Per person cost at Rs 40,000
Violence cost the Indian economy a whopping USD 1.19 trillion (over Rs 80 lakh crore) last year in constant purchasing power parity (PPP) terms, which amounts to roughly USD 595.4 per person, says a report. The findings are part of the report prepared by the Institute for Economics and Peace (IEP) based on an analysis of 163 countries and territories.
Violence impacted USD 1,190.51 billion to the Indian economy in 2017, 9% of the country's gross domestic product (GDP) or USD 595.4 (over Rs 40,000) per person.
The economic impact of violence to the global economy was USD 14.76 trillion in 2017, in PPP terms. This is equivalent to 12.4% of GDP, or USD 1,988 per person.
The global economic impact of violence is defined as the expenditure and economic effect related to “containing, preventing and dealing with the consequences of violence”. The estimates include the direct and indirect cost of violence as well as an economic multiplier. "The multiplier effect calculates the additional economic activity that would have accrued if the direct costs of violence had been avoided," the report noted.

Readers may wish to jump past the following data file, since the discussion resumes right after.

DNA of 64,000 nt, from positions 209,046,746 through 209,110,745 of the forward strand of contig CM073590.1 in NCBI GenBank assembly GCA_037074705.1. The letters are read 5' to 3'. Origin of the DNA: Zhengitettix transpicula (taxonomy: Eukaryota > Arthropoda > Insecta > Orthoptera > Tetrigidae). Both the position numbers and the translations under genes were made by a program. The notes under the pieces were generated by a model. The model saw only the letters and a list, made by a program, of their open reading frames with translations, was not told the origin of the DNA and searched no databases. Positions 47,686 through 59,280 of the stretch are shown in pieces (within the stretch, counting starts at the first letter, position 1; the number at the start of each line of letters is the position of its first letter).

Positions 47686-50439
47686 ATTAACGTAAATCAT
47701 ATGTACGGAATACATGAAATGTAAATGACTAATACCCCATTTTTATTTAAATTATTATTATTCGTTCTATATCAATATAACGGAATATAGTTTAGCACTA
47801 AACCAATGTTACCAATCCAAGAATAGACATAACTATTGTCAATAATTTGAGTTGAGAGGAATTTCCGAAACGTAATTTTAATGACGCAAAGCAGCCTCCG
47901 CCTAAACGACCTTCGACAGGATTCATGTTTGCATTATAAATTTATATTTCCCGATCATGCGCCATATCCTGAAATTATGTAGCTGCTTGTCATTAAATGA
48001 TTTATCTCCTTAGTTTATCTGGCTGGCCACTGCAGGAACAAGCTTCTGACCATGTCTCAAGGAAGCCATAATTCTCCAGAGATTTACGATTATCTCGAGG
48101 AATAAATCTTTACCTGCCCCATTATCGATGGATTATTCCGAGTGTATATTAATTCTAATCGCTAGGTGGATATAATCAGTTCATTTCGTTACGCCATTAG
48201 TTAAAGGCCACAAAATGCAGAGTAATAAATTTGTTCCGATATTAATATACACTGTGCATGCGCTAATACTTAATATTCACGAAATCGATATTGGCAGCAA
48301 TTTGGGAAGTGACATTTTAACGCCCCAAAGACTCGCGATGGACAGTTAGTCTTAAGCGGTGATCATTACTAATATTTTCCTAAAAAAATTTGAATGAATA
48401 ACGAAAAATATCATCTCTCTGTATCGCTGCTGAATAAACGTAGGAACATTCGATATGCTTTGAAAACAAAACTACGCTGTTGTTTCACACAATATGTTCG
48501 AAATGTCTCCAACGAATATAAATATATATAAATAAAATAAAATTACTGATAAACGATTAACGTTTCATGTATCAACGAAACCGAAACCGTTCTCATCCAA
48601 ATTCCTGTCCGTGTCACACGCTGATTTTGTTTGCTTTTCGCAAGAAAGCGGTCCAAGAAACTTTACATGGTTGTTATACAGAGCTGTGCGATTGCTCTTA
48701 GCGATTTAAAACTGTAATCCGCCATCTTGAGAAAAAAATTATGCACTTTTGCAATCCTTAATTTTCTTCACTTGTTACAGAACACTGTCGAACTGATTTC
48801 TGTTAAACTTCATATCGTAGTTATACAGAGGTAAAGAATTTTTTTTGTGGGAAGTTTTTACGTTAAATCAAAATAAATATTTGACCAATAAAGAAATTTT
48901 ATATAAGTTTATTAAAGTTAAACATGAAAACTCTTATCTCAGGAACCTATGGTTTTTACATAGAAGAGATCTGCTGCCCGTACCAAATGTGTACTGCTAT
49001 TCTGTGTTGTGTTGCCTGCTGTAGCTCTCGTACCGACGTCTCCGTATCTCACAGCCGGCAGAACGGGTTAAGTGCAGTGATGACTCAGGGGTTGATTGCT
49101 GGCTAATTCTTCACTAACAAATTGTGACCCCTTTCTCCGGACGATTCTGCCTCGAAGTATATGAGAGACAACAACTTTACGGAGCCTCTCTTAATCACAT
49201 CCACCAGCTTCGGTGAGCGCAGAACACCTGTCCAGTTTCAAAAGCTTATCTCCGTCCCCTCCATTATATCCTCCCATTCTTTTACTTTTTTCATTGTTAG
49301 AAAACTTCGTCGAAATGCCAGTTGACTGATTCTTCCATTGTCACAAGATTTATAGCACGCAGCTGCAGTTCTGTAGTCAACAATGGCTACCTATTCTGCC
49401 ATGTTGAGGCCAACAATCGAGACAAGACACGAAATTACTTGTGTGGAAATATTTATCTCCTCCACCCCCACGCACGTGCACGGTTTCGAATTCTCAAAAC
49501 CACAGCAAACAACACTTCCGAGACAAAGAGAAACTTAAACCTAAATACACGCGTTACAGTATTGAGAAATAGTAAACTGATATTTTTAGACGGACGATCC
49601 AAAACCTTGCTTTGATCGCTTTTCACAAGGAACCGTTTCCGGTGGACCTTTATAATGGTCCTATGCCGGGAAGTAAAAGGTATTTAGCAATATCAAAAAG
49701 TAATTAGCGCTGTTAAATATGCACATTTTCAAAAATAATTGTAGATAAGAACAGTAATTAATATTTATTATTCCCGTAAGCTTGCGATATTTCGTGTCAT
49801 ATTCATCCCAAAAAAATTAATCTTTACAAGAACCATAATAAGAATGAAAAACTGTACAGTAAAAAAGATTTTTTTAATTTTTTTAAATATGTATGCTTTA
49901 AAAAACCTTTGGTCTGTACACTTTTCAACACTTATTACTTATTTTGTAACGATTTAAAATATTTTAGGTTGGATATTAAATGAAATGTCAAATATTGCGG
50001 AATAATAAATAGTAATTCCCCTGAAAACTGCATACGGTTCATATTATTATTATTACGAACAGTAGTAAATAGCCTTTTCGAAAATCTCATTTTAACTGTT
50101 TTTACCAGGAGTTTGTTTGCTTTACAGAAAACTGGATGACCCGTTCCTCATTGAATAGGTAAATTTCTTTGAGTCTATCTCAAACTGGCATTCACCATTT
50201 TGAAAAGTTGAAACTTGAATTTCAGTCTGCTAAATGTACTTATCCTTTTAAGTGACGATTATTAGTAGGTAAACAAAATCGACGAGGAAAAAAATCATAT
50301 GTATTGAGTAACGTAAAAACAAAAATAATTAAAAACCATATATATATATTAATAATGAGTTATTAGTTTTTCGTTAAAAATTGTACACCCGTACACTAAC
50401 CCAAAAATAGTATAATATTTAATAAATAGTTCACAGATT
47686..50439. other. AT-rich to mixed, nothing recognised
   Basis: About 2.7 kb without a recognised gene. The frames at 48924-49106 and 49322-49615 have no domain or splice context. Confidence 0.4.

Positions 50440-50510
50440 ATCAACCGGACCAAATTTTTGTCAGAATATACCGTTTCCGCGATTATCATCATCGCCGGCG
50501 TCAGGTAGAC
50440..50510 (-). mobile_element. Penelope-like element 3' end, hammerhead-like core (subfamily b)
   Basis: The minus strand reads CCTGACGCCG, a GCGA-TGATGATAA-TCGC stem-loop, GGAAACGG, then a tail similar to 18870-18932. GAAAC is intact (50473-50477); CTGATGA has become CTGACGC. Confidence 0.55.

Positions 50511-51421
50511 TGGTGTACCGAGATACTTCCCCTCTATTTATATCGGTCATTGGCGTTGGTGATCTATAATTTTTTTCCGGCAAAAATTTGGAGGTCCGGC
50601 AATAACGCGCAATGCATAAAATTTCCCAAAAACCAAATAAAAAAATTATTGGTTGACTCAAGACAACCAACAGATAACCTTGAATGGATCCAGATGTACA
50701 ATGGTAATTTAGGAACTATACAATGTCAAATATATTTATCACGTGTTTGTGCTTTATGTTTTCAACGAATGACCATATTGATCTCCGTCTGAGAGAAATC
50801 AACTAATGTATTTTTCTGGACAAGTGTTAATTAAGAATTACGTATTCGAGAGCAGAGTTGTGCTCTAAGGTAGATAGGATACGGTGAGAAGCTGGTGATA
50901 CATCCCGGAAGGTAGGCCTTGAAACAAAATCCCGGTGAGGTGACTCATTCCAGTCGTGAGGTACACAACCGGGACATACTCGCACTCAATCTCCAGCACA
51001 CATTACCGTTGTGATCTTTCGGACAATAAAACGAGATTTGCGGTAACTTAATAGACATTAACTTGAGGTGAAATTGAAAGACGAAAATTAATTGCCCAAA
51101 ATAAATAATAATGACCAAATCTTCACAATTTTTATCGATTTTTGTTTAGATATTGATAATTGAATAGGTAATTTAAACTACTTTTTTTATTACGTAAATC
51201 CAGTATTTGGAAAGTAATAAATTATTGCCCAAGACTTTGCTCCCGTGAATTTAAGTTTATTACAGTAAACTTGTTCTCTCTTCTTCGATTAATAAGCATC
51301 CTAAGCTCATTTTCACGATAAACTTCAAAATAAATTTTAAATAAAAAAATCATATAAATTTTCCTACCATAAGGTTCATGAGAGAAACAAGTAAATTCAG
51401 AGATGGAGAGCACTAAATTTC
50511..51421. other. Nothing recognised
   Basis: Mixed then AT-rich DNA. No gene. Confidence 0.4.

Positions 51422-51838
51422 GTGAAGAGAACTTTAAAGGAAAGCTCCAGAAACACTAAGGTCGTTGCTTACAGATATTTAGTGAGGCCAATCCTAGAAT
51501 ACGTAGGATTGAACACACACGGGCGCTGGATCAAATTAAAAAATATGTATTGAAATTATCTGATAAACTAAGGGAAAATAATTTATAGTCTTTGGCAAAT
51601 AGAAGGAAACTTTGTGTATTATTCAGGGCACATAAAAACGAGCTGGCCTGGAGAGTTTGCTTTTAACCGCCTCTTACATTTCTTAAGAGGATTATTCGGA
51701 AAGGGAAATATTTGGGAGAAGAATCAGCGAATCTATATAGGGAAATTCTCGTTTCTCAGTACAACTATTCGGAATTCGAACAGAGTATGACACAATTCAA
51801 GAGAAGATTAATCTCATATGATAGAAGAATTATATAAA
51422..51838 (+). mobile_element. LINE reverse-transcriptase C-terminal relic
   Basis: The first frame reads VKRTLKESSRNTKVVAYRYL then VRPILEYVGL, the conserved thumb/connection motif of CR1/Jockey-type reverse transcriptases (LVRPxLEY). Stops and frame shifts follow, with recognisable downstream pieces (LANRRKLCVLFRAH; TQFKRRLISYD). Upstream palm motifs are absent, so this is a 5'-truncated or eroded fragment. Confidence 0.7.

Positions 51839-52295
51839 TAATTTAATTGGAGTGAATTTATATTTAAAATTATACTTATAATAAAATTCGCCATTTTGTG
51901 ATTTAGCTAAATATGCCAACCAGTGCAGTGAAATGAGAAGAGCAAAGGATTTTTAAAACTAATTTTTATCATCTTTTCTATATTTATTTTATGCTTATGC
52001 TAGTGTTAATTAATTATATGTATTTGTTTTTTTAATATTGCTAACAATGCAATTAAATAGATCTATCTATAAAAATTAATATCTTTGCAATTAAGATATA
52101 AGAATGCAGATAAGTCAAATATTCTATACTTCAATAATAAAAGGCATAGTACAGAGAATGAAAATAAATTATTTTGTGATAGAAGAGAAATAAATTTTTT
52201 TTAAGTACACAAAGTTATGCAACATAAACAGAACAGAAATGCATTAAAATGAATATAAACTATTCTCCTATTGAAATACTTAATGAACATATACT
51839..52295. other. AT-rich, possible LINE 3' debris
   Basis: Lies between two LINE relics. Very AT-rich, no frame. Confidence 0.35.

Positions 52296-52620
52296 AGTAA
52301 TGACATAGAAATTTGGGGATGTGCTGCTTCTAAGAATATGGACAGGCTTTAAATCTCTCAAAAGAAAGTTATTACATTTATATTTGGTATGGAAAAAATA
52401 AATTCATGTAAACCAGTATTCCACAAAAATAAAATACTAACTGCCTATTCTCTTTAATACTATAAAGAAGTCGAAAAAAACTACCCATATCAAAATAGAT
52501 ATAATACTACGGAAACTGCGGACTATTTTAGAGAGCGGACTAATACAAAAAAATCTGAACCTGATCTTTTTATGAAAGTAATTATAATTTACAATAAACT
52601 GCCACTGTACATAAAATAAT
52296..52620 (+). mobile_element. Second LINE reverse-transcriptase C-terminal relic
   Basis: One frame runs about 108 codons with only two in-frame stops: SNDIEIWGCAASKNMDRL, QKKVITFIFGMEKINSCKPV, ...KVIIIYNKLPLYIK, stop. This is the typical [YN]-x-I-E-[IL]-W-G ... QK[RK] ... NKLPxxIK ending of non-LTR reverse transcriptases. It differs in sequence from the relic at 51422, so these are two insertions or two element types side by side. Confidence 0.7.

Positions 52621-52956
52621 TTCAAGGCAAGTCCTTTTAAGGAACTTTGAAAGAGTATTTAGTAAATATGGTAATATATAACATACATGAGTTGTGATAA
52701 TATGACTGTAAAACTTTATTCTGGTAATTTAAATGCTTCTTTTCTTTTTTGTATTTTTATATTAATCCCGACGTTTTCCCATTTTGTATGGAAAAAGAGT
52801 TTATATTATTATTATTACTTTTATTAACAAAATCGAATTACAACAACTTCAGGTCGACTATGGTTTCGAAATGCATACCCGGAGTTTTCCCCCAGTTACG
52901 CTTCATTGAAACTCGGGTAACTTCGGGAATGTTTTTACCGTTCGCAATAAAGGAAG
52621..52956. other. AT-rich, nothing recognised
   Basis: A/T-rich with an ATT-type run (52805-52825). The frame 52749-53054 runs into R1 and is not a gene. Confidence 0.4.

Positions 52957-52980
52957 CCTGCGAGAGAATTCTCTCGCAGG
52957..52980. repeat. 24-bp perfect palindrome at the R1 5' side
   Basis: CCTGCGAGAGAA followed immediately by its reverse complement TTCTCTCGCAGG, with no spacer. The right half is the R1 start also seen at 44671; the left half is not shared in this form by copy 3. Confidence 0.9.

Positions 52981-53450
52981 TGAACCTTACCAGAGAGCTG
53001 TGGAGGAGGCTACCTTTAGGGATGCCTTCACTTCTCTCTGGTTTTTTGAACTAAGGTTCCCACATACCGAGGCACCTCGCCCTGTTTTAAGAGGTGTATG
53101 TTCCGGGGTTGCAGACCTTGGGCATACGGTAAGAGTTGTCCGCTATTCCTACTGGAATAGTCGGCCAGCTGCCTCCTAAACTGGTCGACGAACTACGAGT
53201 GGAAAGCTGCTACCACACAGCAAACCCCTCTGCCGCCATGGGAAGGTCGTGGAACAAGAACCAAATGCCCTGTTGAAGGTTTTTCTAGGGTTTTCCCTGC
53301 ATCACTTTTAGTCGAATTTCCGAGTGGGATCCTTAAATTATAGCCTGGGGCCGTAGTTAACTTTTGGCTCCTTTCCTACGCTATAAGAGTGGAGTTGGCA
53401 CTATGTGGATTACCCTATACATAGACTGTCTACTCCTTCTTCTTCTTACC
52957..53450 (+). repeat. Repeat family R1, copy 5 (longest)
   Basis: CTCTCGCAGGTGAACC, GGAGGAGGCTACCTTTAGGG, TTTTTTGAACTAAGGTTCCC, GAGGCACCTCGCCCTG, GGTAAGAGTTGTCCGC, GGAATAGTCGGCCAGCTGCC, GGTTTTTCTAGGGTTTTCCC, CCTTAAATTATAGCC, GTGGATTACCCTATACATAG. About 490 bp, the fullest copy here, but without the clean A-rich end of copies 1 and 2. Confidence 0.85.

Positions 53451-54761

As per the report, human beings encounter conflict regularly – whether at home, at work, among friends, or on a more systemic level between ethnic, religious or political groups. But the majority of these conflicts do not result in violence.
The fall in peacefulness over the decade was caused by a wide range of factors, including increased terrorist activity, the intensification of conflicts in the Middle East, rising regional tensions in Eastern Europe and northeast Asia, and increasing numbers of refugees and heightened political tensions in Europe and the US, it added.
About the Asia-Pacific region, it said it remained the third most peaceful region in the world despite a slight fall in its overall peacefulness. There were notable improvements in both internal and external conflicts fought and relations with neighbouring countries, but violent crime, terrorism impact, political instability and political terror all deteriorated across the region.
For South Asia, the report said strengthening scores on the Political Terror Scale, refugees and internally displaced person (IDPs) and terrorism impact were only partially offset by a deterioration in external conflicts fought after a border dispute with China flared in the Doklam Pass. The three-month standoff also involved India, which sent troops to the area, it added.